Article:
The building occupied by Major &
Knapp. engravers, on the opposite side
of College Place, eaueht on fire from
the snarls but the flame were extin-
.. . ,..- , (
mushed with but trifling damage. The
total loss is probably 250.000. The
news of the explosion spread over the
city very rapidly, and the wildest ru
mors and great excitement prevailed.
Large crowds hurried from all quarters
to the scene, but the police kept the
crowd several blocks away from the
place. Many persons having children
or relatives working in the factory, as
evening wore on. and they had not re
turned home, sought the scene of the
disaster, and the hospitals and police
stations, in search of the missing ones.
Mr. R. Kleinn, of ,rtt Leonard street,
states that he was in the building about
ten minutes before the explosion and
there were a great many persons there
at the time; he passed in front of the
building two minutes after the explo
sion antl saw on most of the floors, as
the front wall had fallen, a great many
boys and girls rushing alout in an ex
cited and confused manner, but they
became obscured to the view by the
smoke and flames in a few seconds.
There seems to have been no possibility
of their getting out alive.
The fire was one of the quickest ever
seen. In less than three minutes the
. , , , , . . . ..
flames had ascended completely to the
roof. Peter Staudmiller gives a vivid
description of the affair. He is cm-
ploved with Rodgers & Co.. and was
within forty foe, of the doorway wh,n
the explosion occurred. It seemed to
throw up the whole sidewalk, and the
fmnt nf tho tinihltntr foil tn the afreet
There was a two-horse truck of the Del
aware & Lackawanna Express Compa
ny passing and the wall fell on the
hones, and the driver said he believed
there were nearly 200 persons occupied .
in the building at the time. There t
were not more than a dozen girls em-
ployed on the ground floor, most of the
boys and rirls being' engaged on the
second and third floors.
Staudmiller says he is positive that
nov mure uuut six gins anu a uuwnuien (
A si 1 1 - .1 '
came out alive through Barclay street
entrance. The elder Mr. Greenfield,
was about the irst who rnshed out, and
he was much scalded. He saw about a
doaen waking their escape by the roof
to adjoining roofs.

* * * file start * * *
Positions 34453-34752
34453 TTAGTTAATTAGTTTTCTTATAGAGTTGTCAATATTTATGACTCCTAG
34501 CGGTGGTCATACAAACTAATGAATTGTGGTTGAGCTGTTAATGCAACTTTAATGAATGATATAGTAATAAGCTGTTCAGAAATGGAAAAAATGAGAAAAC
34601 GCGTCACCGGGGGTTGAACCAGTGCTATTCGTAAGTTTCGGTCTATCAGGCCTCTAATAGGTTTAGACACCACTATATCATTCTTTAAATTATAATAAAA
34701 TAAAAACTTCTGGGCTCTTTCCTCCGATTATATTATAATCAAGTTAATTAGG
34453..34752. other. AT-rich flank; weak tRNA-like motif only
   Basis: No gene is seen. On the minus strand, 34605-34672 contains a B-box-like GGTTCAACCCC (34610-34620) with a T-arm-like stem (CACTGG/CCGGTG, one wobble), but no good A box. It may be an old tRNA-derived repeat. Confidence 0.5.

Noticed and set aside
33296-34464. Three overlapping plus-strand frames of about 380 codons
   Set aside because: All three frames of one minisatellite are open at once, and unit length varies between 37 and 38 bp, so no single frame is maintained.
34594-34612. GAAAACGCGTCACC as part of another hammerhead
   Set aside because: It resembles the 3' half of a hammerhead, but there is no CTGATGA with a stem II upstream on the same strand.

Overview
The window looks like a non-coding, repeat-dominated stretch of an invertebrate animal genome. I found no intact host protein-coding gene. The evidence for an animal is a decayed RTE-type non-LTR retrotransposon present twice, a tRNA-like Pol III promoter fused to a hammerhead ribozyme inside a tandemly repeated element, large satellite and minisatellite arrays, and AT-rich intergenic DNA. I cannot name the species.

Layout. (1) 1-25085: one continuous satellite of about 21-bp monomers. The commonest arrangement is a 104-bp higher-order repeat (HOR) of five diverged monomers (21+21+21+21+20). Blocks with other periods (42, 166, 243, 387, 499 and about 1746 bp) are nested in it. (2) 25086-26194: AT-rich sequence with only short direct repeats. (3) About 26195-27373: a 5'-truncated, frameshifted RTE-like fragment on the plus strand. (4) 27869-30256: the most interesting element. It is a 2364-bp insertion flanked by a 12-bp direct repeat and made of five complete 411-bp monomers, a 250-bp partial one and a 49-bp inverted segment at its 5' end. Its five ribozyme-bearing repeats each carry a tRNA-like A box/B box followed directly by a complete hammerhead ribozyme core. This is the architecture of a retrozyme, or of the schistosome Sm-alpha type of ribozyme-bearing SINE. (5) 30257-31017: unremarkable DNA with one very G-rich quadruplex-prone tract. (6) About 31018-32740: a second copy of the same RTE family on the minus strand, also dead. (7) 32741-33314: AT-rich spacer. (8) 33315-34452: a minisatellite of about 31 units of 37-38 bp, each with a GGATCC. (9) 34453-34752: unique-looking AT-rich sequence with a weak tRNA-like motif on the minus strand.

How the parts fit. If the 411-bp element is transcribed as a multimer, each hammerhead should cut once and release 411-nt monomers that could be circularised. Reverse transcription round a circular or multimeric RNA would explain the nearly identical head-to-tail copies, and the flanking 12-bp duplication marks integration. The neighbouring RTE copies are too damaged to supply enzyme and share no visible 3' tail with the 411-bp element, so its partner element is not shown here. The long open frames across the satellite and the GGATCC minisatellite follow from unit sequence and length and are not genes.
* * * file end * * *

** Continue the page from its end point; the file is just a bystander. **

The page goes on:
The scenes at the Chambers Street
Hospital were heartrending in the ex
treme. Ambulances were quickly at
the fire and were kept busy in taking
the wonnded to the hospital. Thesta-
tion honee and Chambers street hospi- - Z - Zi - uu
" uwiw. w.m "-vui ..-, .
. . ,. .. ,
ehOdren, all anxKMuly mqmnngfor
On the evening of iVc. 20lh. an rx- ffl lm. Wrtic..nM.Wt.irt. tttwlh of tlbr.u w. fabric.
plosion followed bv tire occurred in the tracU from hl nntrd orW- ,h" J -ir- It V.
V . i..f cute lecturer, with hU pare. bent form. In- nh i. W ajJ.l t. iih! am! vn-
great candy factory of t.reen field A Nm. mil ...!,.. uU. .umI m W W n rtt-
No. 63. lUreUv street. New York. The t'Higrnt fare, black mu-tache. full 1Lj 4w , l,, .
lege Place entrance and a Miiall mini- j -even. 1 impiy prjK..e to mv. oi t,,iuunr. and Mr ,hmnU.r. a Kit,
ber got out through the skv lights, i every-day fai-i. by monogram. ea- conjointly defrn the . Th-
ii i .l i ."i - .i tin! nniii Th.. Vmerirtii uniit hh projected o age ill ! ectw nnl tm.ni
walked over the roofo and got down the and quip., lht Amman want hi, J yA.ulm tM.. t,. srt.
sky lights of other buildings. The humor caiMic on the half-hell, "ith..- Wn U ,, 1.,hni.g Mm, f
sunace is rtouoieu tne ctioe is quauru- or fat partt av everx- four inchm. cul-
The Bev. Dr. Cuyler publishes in the Pj nnd mballwn of 4W feet diameter, u thrmih ,V leJn. which prevent..
... .... , ...of copper boiler plate will lift up a man ... .
IndcpendaU his annual appeal for total of wsbp antj i awav wilh (u Wjth ctintraction and increa.-. its tenderness.